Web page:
The doctor convicted of killing Michael Jackson remained silent during his trial, but Conrad Murray defended himself in interviews taped just days before a jury found him guilty of involuntary manslaughter.
Murray defended his use of the surgical anesthetic propofol to put Jackson to sleep in interviews set to air Thursday and Friday on NBC's "Today" show. NBC released excerpts of the interview Wednesday.
"I think propofol is not recommended to be given in the home setting," Murray said, "but it is not contraindicated."
The Houston cardiologist also said Jackson had been using the substance long before the pop star met Murray.
Under questioning by the "Today" show's Savannah Guthrie, Murray said it was not necessary for him to monitor Jackson because he had given him only a small dose of propofol, and he said that was the reason he didn't mention it to paramedics when they arrived at Jackson's mansion.
"That's a very sad reason," he said, "because it was inconsequential _ 25 milligrams and the effect's gone. Means nothing."
Guthrie asked, "Well, you told them about the other drugs, but you didn't tell them about propofol?"
"Because it had no effect," Murray said. "It was not an issue."
The coroner would subsequently find that Jackson, 50, died of "acute propofol intoxication" after a huge dose of the drug complicated by other sedatives.
Murray's defense tried to show that Jackson gave himself an extra dose of propofol while Murray was out of the room, but prosecution experts said there was no evidence of that and it was a crazy theory.
Asked by Guthrie if he became distracted by phone calls, emailing and text messages, Murray said, "No I was not."
"When I looked at a man who was all night deprived of sleep, who was desperate for sleep and finally is getting some sleep, am I gonna sit over him, sit around him, tug on his feet, do anything unusual to wake him up? No," Murray said.
"You walked out of the room to talk on the phone?" Guthrie asked.
"Absolutely, I wanted him to rest."
He insisted Jackson was not on an infusion that would stop his breathing and, "I was not supposed to be monitoring him at that time because there was no need for monitoring."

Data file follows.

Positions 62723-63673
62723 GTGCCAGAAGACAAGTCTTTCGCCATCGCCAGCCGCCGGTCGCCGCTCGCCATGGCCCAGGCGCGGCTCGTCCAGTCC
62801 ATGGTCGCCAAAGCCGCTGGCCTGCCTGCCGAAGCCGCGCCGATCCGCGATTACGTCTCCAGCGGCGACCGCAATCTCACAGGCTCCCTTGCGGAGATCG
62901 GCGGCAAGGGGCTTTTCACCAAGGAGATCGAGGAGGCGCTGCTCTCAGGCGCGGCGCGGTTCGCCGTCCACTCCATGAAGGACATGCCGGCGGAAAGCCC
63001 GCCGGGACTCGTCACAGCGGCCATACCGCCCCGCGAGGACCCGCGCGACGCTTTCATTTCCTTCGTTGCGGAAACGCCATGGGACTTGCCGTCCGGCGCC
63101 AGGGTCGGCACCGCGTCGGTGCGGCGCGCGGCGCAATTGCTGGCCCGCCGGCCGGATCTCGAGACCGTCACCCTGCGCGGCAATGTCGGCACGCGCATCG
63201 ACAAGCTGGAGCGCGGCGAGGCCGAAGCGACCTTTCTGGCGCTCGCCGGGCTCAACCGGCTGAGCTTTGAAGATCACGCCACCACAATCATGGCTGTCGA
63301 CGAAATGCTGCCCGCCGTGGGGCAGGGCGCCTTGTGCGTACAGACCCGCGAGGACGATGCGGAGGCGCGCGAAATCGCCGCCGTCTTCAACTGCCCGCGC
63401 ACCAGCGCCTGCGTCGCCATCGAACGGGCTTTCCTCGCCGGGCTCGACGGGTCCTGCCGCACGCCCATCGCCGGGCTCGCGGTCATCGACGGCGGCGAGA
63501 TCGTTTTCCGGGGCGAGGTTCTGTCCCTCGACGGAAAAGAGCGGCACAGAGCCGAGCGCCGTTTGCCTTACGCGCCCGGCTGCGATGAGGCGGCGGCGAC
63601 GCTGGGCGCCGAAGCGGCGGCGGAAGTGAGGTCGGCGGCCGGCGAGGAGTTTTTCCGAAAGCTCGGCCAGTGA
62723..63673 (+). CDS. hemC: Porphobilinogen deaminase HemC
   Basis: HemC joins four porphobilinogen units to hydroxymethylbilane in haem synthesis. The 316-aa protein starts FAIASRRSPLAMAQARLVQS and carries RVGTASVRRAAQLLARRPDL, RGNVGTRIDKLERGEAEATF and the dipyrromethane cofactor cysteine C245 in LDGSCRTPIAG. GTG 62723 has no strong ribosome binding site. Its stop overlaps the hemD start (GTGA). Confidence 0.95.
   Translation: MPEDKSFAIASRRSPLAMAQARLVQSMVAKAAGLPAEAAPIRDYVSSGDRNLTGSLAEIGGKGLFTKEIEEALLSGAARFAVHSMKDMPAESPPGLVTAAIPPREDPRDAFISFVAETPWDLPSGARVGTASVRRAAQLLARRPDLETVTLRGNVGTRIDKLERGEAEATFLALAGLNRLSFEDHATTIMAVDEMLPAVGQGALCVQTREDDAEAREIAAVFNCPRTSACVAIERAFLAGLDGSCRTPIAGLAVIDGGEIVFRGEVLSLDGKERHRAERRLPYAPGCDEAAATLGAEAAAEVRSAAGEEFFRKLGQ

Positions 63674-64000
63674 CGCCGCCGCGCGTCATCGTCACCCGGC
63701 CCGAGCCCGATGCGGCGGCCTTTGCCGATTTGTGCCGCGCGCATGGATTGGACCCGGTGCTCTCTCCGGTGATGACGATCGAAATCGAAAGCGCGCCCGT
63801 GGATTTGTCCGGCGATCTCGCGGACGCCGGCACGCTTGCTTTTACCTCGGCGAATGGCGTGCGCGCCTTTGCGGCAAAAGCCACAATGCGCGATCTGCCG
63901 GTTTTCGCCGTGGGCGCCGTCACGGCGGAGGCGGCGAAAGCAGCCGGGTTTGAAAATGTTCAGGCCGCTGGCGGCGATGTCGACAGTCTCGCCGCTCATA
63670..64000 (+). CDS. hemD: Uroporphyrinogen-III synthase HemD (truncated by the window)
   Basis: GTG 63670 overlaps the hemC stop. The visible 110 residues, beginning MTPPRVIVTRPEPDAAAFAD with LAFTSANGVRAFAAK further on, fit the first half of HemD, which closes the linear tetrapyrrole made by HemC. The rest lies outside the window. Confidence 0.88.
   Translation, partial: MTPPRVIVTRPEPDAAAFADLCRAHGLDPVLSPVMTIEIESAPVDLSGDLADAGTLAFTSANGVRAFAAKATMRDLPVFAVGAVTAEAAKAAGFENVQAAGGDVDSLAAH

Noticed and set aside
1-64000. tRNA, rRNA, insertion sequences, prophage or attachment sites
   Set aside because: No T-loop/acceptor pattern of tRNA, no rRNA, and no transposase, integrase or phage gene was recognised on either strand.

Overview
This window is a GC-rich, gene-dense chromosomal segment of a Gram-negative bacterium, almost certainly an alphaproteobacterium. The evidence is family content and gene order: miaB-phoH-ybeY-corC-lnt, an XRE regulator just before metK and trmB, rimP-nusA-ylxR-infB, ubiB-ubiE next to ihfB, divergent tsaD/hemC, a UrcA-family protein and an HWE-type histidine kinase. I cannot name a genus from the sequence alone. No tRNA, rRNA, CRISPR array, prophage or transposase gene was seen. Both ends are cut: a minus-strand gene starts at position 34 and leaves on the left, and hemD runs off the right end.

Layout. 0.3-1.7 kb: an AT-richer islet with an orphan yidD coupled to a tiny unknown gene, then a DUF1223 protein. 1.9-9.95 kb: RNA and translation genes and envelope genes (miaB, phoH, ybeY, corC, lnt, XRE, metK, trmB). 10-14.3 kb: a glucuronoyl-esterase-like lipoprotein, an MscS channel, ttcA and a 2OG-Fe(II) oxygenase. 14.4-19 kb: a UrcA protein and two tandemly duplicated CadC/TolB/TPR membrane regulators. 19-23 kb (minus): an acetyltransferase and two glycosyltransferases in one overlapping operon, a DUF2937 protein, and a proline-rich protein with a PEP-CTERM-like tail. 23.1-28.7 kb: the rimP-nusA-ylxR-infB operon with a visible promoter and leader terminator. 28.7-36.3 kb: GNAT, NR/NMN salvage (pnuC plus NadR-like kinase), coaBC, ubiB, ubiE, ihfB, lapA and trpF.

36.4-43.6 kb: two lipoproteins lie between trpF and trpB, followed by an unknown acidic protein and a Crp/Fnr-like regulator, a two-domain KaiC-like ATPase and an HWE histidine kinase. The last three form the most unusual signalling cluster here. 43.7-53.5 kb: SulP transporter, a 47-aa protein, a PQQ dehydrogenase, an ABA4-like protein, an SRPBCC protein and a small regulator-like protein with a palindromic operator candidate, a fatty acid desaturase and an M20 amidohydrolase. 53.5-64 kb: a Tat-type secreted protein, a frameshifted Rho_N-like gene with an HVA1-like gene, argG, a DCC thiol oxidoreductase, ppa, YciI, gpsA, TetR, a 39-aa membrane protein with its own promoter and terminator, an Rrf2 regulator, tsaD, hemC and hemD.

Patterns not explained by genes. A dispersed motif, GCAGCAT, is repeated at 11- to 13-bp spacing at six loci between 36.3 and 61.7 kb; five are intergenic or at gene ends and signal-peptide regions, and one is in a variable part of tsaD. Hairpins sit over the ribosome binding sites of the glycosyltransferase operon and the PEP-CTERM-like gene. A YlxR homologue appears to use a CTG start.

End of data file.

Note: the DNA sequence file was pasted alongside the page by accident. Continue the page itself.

Other doctors testified at Murray's trial that leaving a patient alone after giving him an anesthetic was an egregious deviation from the standard of care expected of a physician.
In one exchange, Murray suggested that had he known that Jackson had a problem with addiction to medications he might have acted differently. Experts testified that he should have researched Jackson's medical history before he undertook his treatment for insomnia.
On the day Jackson died, June 25, 2009, Murray said he believed he had weaned the singer off of propofol, the drug Jackson called his "milk."
But when Jackson could not sleep, Murray told "Today," he gave the entertainer a very small dose of propofol.
In retrospect, he said he probably should have walked away when Jackson asked for propofol. But he said he would have been abandoning a friend.
Meanwhile, the disclosure that MSNBC will air a documentary about Murray brought outrage Wednesday from the executors of Jackson's estate, who said Murray is getting a prime-time platform to smear Jackson's reputation without fear of cross-examination.
The executors, John Branca and John McClain, demanded the program entitled "Michael Jackson and the Doctor: A Fatal Friendship" be cancelled. The network said it had no comment.
Murray, 58, was hired by Jackson at a promised salary of $150,000 a month to accompany the singer on his "This Is It" concert tour to London.
A jury that heard six weeks of testimony convicted Murray of involuntary manslaughter on Monday. He is now being held in Los Angeles County Jail awaiting sentencing Nov. 29 and could face up to four years in prison.
Defense attorney Ed Chernoff said in an interview aired on KCAL-TV Wednesday that he wasn't surprised by the verdict. "I can't say I was surprised," Chernoff said. "Look, it was a tough case."
Chernoff said earlier this week that the verdict was disappointing and would be appealed.
In a separate interview broadcast Wednesday, one of the jurors said there were contentious moments, including yelling and cajoling, during the two days of deliberations.
Debbie Franklin, 48, told ABC-TV's "Good Morning America" in the first juror interview so far that most of the jurors had decided on guilt Friday, the first day of deliberations.
But, she said "not everyone was convinced that Dr. Murray was solely responsible for Michael Jackson's death."
"Toward the end of the day, we finally took a vote," Franklin said. "It was not unanimous and we talked a little more about it."
The panel decided to think it over during a weekend break.
"It was stressful," said the mother of two, who is a paralegal. She said there was "yelling and we had to keep saying, `Nobody talk while this person is talking. Raise your hand if you have something to say."
The majority managed on Monday to convince all jurors that Murray was negligent and his mistakes led to Jackson death, Franklin said.
"He had addictions. He asked other doctors to do it (give him the operating room anesthetic propofol). They said no. He was looking for somebody to say yes. And Conrad Murray said yes," she said.
An Associated Press reporter approached Franklin for an interview Wednesday but she refused. She said all jurors had agreed not to speak to the media, but she did not explain why they made that agreement or why she spoke to ABC.